Mayor: Katrina Death Toll May Hit 10,000
New Orleans mayorRay Nagin says the death toll from Hurricane Katrina may top 10,000.
One week after Hurricane Katrina devastated the region, miles-long lines of vehicles crawled into Jefferson Parish on Monday as residents were allowed to return to salvage what was left of their homes. New Orleans’ mayor warned that 10,000 people may have died.
A week after the storm, a definitive death toll remained elusive. New Orleans Mayor Ray Nagin warned on NBC’s “Today” that “it wouldn’t be unreasonable to have 10,000” dead.
Despite the grim estimate, he was more upbeat than in previous days, when he railed against the federal government and broke down sobbing during a radio interview. “We’re making great progress now, the momentum has picked up. I’m starting to see some critical tasks being completed,” he told NBC. “The 17th Street canal is about or was about 84 percent closed in yesterday afternoon. We have more troops arriving, so we’re starting to make the kind of progress that I kind of expected earlier.”
Army Lt. Gen. Russel Honore told ABC’s “Good Morning America” that fewer than 10,000 people remained in the city, based on aerial reconnaissance. “This is not a city under siege,” he added on NBC. “This city needs help from the big people in America and its technology to get back on its feet. We are focused on the future. We have to finish the search-and-rescue and provide food and water from an area from Mobile (Ala.) to the east side of New Orleans, up to I-20 in Mississippi. This is a pig-big piece of terrain. There are people there that need help. We will do the best we can to get it to them.”
The toll from Katrina will be horrific, but the truth is we have no idea how many people were killed and likely won’t for quite some time. Indeed, given that the most likely victims were quite poor and off the radar screen, we may never know the precise number.
Coincidentally, we’re now learning that the death toll from the 1986 Chernobyl leak was a tiny fraction of that originally feared.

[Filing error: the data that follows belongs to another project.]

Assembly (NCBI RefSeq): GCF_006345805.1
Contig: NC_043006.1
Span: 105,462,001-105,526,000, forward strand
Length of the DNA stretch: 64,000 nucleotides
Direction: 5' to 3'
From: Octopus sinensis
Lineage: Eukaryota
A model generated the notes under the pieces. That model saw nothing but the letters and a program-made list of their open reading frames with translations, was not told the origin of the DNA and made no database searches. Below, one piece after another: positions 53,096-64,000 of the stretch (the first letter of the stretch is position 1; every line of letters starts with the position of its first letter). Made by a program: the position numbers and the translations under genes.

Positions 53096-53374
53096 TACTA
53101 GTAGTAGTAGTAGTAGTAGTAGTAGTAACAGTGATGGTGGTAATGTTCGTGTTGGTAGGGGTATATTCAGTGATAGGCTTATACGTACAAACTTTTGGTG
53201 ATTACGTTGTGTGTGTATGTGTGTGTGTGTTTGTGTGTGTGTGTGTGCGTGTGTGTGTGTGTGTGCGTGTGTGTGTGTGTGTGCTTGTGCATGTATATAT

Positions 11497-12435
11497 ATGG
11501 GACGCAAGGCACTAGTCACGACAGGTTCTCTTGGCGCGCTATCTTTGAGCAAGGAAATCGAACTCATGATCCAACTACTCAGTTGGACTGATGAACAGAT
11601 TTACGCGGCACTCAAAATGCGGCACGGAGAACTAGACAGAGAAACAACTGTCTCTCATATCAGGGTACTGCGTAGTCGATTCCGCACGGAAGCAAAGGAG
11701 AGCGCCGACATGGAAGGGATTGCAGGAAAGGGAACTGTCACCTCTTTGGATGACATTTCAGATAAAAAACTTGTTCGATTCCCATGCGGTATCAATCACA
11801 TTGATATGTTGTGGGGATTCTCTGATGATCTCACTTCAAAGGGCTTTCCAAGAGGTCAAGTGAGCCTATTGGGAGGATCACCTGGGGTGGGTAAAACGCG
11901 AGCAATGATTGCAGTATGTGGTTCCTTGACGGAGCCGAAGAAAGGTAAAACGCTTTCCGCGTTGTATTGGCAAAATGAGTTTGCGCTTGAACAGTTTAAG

Fewer than 50 deaths have been directly attributed to radiation released in the 1986 Chernobyl nuclear power plant accident, and the final toll could be thousands fewer than originally feared, the U.N. nuclear watchdog agency said Monday. However, anxiety caused by fear of death and illness from radiation poisoning is causing major mental health problems among the affected population and such worries “show no signs of diminishing and may even be spreading,” the agency said, citing a new report compiled by 100 scientists.
The report said the final death toll attributed to radiation could reach 4,000, an estimate supported by all the agencies and affected governments, said Dr. Fred Mettler, a scientist who helped compile the report on behalf of the Chernobyl Forum, a group that includes the Vienna-based International Atomic Energy Agency, seven other U.N. agencies and the governments of Ukraine Ã¢€” where Chernobyl is located Ã¢€” Belarus and Russia. Ukraine has previously said it had already registered 4,400 deaths related to the accident, and early speculation following the radiation release predicted tens of thousands would die.
The 600-page report says a lack of accurate information about the accident’s consequences has made the mental health impact “the largest public health problem created by the accident.” “These problems manifest as negative self-assessments of health, belief in a shortened life expectancy, lack of initiative and dependency on assistance from the state,” the agency said in a statement.
Community leaders and health care workers ought to receive better information about the accident’s effects so that they can help counter false fears, it said. “Persistent myths and misperceptions about the threat of radiation have resulted in ‘paralyzing fatalism’ among residents of affected areas,” it added. The report also says there is no evidence of decreased fertility following the accident, nor of any increase in congenital malformations.
Given the more direct nature of the devastation from Katrina, we won’t have to wait nineteen years to get a reasonable estimate. But early estimates of disaster totals are usually wildly high.